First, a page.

20 August 1894 – 24 July 1915
The Eastland, one of five chartered excursion boats meant to ferry employees, their families and friends from Chicago over to the Michigan City shore for the annual Western Electric Company picnic, keeled over into the Chicago River while still at dock, trapping hundreds inside its hull and leading to the deaths of 844 of the 2,500 passengers aboard at the time of the incident which became known as The Eastland Disaster.
Louise was a cashier at a restaurant at Western Electric. That is I think the restaurant was at Western Electric. It’s listed by several names on various transcriptions so I can’t be sure of its name, and her obituary in the Tribune’s July 31st special edition says only that she was a cashier at Western Electric.
We get a bit more of a picture of Louise from her obituary than most, though it gets her age wrong and misses several of her siblings in the listing of her survivors. The obituary says she was twenty-two when in fact she was just a month shy of her twenty-first birthday when she passed. It does, however, include the following details
She had graduated from the William Penn school, though it’s unclear if she finished high school or only eighth grade before going to work. I think she might have actually completed high school just from the wording of the obituary and from the fact that she was one of the youngest in a large family full of single, adult siblings who also worked which in other research seems to have allowed the younger ones space to finish their studies.
She was also an active member in the Order of the Eastern Star and the Daughters of Rebekah societies. Again, I think this points to her having a bit more time to grow up and pursue her own interests before having to go to work which also reinforces my feeling that she graduated high school.
Louise’s family was large and had been through a great deal of upheaval throughout her life, even before she was born.
Her mother’s first husband – buried at the southern end of the family lot – was Gustav Rovenstrunk and was the father of her oldest siblings Emily, Rudolph, Frida, and Rosie. Gustav died in 1892, and Susan remarried to Henry Goelitz, a man twenty years her senior who had also been widowed in 1892. I can’t find a marriage record for them, but it’s likely the marriage took place in 1893. Henry had several grown children of his own, but Louise was born to he and Susan in 1894.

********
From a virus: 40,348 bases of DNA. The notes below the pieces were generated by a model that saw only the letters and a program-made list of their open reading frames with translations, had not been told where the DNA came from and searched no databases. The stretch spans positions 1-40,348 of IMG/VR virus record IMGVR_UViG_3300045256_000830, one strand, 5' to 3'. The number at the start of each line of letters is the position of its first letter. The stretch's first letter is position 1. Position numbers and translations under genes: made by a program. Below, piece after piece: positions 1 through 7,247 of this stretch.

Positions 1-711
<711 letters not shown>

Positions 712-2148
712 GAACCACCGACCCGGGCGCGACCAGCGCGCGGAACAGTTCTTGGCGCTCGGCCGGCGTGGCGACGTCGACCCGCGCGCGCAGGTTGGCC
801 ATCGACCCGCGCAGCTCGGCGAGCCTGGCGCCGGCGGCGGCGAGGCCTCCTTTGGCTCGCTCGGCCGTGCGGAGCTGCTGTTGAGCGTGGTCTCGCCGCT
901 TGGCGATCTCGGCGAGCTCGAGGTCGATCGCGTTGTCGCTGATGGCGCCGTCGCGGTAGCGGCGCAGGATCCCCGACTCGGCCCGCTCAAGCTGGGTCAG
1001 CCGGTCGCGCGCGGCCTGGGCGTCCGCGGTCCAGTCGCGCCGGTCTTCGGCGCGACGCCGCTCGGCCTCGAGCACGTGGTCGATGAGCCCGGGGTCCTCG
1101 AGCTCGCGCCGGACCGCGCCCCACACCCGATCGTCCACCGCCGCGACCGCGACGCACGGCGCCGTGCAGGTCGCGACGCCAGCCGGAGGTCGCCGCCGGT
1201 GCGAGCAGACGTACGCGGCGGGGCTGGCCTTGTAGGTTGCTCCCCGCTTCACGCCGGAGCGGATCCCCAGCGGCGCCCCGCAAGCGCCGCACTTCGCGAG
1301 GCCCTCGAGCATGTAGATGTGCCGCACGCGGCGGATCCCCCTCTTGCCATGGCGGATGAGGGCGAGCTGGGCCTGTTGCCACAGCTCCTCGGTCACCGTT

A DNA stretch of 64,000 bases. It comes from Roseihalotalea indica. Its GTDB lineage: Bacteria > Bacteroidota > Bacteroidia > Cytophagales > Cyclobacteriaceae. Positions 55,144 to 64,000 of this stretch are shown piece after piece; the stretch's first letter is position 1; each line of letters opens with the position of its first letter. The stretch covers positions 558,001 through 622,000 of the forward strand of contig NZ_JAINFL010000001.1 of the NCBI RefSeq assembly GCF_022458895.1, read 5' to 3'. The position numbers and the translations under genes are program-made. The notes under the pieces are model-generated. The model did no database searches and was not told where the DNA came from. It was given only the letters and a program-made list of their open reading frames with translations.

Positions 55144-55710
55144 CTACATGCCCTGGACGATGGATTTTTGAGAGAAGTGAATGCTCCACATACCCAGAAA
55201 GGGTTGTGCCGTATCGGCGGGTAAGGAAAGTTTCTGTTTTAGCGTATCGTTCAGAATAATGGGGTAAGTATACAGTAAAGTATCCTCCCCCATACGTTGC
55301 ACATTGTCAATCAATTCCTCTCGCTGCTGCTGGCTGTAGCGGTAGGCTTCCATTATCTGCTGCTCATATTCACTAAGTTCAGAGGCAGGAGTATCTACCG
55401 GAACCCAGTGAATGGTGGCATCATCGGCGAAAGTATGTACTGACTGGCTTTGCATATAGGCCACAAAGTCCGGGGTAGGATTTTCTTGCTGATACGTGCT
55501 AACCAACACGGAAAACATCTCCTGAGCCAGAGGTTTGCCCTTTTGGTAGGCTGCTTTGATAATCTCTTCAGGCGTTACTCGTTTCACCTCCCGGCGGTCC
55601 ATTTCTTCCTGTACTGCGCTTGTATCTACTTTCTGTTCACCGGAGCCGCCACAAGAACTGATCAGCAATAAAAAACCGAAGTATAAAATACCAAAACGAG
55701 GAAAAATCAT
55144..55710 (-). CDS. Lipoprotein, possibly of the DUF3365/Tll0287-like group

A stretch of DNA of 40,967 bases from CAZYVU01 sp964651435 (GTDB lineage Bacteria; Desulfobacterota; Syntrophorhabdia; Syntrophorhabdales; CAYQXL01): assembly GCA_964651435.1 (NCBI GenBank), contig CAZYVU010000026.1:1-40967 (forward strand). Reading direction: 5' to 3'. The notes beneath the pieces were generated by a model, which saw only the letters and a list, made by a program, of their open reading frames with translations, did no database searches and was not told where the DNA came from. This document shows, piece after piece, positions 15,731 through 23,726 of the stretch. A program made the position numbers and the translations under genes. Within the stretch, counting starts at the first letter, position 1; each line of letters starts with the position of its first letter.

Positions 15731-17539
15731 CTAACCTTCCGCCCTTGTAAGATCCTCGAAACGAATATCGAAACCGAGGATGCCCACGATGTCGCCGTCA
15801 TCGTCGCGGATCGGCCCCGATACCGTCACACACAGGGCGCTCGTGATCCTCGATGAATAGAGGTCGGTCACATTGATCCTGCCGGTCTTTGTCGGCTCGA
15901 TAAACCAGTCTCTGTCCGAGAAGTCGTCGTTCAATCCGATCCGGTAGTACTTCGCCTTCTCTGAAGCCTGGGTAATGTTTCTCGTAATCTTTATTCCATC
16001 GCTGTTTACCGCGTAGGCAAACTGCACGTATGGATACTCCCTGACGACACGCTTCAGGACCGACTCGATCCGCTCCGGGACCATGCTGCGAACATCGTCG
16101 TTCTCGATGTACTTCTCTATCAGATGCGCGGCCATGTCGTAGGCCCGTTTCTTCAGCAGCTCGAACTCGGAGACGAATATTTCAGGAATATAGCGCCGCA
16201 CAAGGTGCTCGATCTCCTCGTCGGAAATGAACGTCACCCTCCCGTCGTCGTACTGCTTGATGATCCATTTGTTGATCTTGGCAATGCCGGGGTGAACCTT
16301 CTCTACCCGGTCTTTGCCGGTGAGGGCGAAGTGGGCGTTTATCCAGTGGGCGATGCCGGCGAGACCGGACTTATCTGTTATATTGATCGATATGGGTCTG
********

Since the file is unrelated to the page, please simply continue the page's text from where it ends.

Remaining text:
Louise was their only child together before Henry also passed away in 1901. One can speculate about the prior marriages, but after Susan married for a third and final time to Hugh Thompson in 1902, her children all took their stepfather’s name. It is Hugh who is listed as Louise’s father in most references I could find, but though evidence suggests she did consider him just that, he was not her biological father.
Hugh was also a prior widower. Born in Ireland, he first immigrated to Canada where both his previous wives were from and, sadly, where both died. He had several children with them, the ones younger than 10 in 1900 appearing to have stayed with relatives while the older children lived with their widowed father.
This is all a bit murky as his second wife is said to have died in Canada in 1897 but the birth record for her last child with Hugh (Harold, who is just six months younger than Louise) is in 1895 in Chicago, so it’s possible she died while visiting family or that her place of death is wrong on her find-a-grave record. It does seem she was returned to Canada for burial, however.
Whatever the case, all of Hugh and Susan’s children from their prior marriages who had not yet gone off to start their own families were living together in a massive blended household by 1910, along with Hugh and Susan’s only shared biological child Hugh Jr. And all of the children are using Hugh Sr.’s surname and appear to have done so for the rest of their lives except in the case of a couple of very official documents.
Sadly, in April of 1914, Hugh also passed. The next year, the family lost Louise as well in the disaster, and ten years and four days after that, Susan also passed away. Just a few months before in 1920, the census shows her living with her oldest son Rudolph and youngest son Harold who were born fifteen years apart to two different fathers, but from all evidence in subsequent obituaries, for the rest of their lives, the children of this composite family counted each other as kin regardless of what combination of mother and father they shared if any.
Susan was buried between her first and third husbands while Louise is interred on the other side of the man whose name she took as her own, her father Hugh Thompson.
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